Online learning, MOOC’s, and the Deterioration of Community

Let's hear it for "co-presence"!

Postman, 1995: “When two human beings get together, they're co-present, there is built into it a certain responsibility we have for each other, and when people are co-present in family relationships and other relationships, that responsibility is there. You can't just turn off a person. On the Internet, you can. And I wonder if this doesn't diminish that built-in, human sense of responsibility we have for each other. Then also one wonders about social skills; that after all, talking to someone on the Internet is a different proposition from being in the same room with someone--not in terms of responsibility but just in terms of revealing who you are and discovering who the other person is. As a matter of fact, I'm one of the few people not only that you're likely to interview but maybe ever meet who is opposed to the use of personal computers in school because school, it seems to me, has always largely been about how to learn as part of a group. School has never really been about individualized learning but about how to be socialized as a citizen and as a human being, so that we, we have important rules in school, always emphasizing the fact that one is part of a group. And I worry about the personal computer because it seems, once again to emphasize individualized learning, individualized activity.”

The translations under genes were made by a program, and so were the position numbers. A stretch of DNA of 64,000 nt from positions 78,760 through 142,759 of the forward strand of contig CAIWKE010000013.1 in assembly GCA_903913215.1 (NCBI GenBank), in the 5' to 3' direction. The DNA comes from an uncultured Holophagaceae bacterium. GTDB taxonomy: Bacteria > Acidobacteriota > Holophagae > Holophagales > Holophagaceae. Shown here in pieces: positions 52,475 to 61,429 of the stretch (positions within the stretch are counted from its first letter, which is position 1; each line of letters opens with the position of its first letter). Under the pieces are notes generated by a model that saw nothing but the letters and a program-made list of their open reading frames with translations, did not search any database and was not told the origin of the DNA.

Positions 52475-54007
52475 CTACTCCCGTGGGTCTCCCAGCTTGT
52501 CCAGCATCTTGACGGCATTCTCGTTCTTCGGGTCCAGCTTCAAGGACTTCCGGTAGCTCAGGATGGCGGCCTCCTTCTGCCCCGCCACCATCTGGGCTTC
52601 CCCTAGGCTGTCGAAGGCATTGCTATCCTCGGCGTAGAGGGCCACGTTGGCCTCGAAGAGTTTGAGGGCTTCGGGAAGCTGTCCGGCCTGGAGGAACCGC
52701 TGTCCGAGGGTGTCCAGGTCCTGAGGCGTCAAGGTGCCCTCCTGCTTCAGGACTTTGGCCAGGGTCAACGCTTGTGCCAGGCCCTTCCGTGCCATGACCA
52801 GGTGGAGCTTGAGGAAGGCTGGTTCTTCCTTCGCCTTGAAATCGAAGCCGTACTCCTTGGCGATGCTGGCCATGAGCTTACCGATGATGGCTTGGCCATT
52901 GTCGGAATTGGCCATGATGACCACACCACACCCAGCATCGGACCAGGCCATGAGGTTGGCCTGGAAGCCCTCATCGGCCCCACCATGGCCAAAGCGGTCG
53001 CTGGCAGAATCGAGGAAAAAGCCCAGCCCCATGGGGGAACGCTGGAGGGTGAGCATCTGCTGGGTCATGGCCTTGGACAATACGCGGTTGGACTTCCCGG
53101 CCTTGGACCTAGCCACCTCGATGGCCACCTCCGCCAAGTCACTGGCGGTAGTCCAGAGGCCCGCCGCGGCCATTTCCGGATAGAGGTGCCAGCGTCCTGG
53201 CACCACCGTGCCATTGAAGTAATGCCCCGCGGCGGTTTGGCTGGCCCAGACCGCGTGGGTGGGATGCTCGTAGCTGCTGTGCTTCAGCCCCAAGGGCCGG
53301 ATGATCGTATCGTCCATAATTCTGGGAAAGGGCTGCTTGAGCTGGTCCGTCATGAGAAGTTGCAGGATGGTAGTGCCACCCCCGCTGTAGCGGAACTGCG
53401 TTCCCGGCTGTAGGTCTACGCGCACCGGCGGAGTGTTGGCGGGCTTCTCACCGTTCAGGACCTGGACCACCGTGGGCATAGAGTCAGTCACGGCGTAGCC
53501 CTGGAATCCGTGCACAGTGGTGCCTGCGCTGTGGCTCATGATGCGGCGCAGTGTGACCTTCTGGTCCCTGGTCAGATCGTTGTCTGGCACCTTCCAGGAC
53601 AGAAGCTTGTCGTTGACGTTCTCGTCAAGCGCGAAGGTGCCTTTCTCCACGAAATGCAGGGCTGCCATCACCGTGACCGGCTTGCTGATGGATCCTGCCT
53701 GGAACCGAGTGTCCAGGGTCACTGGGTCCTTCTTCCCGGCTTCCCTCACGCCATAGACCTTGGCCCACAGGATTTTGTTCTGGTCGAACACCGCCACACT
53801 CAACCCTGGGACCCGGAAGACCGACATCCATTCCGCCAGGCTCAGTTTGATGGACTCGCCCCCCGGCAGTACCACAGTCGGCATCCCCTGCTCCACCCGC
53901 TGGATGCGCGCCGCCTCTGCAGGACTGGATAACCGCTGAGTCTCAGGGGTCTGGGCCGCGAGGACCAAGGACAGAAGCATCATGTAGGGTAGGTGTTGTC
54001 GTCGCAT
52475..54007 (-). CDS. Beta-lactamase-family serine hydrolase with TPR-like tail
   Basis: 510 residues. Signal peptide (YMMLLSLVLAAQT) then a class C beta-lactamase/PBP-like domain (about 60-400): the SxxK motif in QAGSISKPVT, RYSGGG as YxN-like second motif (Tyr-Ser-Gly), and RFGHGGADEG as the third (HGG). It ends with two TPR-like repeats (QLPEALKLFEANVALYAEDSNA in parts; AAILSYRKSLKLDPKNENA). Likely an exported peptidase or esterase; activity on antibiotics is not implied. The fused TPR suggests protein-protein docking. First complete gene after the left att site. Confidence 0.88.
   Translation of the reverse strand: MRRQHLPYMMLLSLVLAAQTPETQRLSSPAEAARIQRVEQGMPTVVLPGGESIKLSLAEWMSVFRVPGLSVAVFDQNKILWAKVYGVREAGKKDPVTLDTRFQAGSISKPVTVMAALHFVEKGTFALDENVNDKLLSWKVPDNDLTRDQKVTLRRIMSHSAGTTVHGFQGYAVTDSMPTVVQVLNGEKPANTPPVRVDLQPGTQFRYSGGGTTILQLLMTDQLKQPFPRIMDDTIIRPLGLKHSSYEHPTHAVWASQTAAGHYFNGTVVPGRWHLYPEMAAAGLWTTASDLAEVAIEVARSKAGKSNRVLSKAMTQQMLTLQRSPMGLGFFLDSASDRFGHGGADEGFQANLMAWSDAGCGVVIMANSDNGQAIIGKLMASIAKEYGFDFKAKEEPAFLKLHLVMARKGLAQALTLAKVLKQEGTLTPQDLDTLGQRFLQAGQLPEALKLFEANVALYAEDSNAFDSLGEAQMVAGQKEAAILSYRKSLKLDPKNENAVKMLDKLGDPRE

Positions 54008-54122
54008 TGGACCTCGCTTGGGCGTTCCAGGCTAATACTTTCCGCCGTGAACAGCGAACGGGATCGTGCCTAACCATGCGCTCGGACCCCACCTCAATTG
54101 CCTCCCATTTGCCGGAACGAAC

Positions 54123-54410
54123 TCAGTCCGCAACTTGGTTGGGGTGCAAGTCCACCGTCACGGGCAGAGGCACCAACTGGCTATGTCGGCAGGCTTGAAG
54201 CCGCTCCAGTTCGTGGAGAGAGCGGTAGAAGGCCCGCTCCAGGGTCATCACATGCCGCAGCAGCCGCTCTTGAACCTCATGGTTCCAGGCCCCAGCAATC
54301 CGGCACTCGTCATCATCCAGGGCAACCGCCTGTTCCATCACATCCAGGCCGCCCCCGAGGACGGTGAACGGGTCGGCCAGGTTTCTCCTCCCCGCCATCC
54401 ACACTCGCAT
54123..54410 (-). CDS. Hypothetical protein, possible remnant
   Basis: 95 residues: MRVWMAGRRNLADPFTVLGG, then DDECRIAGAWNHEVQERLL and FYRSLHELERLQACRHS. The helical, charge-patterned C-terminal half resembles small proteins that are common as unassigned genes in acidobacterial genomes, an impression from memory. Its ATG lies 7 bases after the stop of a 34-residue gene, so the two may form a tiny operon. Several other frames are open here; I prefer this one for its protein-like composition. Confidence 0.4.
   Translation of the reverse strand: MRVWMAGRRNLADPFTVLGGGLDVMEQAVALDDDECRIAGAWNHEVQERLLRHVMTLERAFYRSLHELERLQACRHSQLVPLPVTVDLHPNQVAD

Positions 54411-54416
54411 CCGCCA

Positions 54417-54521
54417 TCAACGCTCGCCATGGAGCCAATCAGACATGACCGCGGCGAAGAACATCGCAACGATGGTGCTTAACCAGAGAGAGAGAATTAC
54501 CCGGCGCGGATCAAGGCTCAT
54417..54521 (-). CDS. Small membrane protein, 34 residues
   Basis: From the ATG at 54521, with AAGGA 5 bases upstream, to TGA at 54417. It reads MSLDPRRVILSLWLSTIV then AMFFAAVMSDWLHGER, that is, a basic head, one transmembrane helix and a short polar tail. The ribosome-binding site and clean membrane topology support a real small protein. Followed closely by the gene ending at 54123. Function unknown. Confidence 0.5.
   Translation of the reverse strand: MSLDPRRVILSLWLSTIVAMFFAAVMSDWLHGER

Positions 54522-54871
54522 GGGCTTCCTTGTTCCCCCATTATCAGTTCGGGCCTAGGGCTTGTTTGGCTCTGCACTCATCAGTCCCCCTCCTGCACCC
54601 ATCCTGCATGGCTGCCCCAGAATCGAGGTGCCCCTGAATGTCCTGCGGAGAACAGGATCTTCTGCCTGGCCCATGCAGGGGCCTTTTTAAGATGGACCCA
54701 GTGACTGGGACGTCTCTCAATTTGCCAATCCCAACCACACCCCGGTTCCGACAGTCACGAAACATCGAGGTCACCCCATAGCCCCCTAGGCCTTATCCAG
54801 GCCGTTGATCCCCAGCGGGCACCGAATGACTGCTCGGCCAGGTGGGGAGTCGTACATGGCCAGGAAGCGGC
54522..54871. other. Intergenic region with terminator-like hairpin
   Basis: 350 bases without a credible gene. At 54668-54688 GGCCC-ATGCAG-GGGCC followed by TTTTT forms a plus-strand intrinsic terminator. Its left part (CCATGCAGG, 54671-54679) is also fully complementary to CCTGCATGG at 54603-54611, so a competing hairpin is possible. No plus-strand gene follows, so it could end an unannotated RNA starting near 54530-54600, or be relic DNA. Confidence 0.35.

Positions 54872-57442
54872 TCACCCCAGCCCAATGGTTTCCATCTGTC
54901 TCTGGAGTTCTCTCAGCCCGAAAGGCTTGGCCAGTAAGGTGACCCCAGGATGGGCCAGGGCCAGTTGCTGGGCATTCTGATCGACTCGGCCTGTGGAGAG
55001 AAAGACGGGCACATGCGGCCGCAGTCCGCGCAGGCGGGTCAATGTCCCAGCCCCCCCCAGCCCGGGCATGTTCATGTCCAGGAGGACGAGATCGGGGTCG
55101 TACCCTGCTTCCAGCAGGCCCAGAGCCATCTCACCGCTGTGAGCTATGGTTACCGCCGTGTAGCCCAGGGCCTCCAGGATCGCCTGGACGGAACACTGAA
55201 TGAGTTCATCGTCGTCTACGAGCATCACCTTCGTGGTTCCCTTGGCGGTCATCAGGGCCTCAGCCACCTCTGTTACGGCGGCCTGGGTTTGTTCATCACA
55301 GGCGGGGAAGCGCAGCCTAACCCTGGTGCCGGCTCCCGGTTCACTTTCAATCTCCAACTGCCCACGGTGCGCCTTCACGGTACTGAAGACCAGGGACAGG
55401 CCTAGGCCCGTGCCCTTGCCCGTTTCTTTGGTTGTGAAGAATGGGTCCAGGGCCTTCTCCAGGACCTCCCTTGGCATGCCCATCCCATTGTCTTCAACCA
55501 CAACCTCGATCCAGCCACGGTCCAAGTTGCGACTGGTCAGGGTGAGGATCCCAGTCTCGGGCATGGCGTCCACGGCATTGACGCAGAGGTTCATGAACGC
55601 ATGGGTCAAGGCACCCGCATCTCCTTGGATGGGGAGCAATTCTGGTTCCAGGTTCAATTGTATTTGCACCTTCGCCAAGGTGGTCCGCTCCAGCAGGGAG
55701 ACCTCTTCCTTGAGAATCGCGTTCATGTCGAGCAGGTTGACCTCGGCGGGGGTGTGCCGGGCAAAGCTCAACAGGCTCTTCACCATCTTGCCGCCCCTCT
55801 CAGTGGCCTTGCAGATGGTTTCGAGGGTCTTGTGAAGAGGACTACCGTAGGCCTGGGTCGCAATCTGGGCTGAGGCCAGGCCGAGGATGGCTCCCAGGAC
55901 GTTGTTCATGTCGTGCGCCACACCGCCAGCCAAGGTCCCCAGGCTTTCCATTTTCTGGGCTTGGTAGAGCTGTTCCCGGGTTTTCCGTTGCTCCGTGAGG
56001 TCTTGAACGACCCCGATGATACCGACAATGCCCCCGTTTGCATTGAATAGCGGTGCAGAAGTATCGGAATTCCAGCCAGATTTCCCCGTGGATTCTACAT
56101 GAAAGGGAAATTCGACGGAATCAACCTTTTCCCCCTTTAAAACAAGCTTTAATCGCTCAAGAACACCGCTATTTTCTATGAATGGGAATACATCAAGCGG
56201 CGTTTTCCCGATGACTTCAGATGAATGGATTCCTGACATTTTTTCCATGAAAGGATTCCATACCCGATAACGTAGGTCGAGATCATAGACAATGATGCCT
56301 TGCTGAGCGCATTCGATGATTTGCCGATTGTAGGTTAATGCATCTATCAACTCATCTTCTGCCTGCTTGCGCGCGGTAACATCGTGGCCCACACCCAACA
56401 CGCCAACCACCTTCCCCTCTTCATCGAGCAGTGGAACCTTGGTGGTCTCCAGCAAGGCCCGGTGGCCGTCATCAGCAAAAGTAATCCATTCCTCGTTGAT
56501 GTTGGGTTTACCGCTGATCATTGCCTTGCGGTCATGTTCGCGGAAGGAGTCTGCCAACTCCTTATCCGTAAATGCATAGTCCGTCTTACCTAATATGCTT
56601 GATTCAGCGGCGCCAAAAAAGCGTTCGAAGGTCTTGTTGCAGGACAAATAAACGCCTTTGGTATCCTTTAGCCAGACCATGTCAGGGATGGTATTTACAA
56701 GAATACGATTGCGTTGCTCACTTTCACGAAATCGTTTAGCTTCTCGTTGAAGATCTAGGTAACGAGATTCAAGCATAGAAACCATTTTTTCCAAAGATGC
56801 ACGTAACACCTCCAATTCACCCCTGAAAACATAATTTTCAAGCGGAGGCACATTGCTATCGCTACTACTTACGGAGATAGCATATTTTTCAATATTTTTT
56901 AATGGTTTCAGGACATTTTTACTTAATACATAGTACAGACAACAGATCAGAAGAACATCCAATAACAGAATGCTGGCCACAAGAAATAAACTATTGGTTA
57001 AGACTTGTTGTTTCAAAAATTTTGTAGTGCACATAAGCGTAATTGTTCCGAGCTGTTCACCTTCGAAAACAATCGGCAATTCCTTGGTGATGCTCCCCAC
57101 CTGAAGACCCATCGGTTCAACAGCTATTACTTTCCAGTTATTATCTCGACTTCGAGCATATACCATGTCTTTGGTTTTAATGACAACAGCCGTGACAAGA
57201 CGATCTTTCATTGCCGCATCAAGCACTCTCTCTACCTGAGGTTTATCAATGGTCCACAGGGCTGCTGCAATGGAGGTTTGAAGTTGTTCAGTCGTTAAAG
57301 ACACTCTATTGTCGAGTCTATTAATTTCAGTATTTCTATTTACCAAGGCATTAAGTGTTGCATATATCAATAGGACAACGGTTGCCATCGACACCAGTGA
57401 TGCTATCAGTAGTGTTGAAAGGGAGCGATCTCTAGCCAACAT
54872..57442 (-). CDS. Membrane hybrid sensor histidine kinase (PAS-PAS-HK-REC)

Support Your Local Baker! (And Professor, too!)

No one would argue that access to higher education shouldn't be broadened. But one effect of this process will likely be the laying off of thousands of professors who are building communities across the country by forming relationships with students, fellow faculty, community leaders, and the general public.

One thing we've learned from the history of science is that the more researchers, the better. A large community of inquiry helps find mistakes and leads to greater numbers of unexpected combinations of ideas and talents. The danger of the Coursera phenomenon is that it breeds the (false) notion of learning by the "Great Professor."

In contrast, I'd suggest that every town needs local heroes: great bakers, a great restauranteurs, and yes, great professors. Knowledge at a distance, via technology, may save a soul here or there (by bringing water to an educational desert or two), but it wittingly or unwittingly furthers the reduction of knowledge to information and impoverishes the connections which make society humane.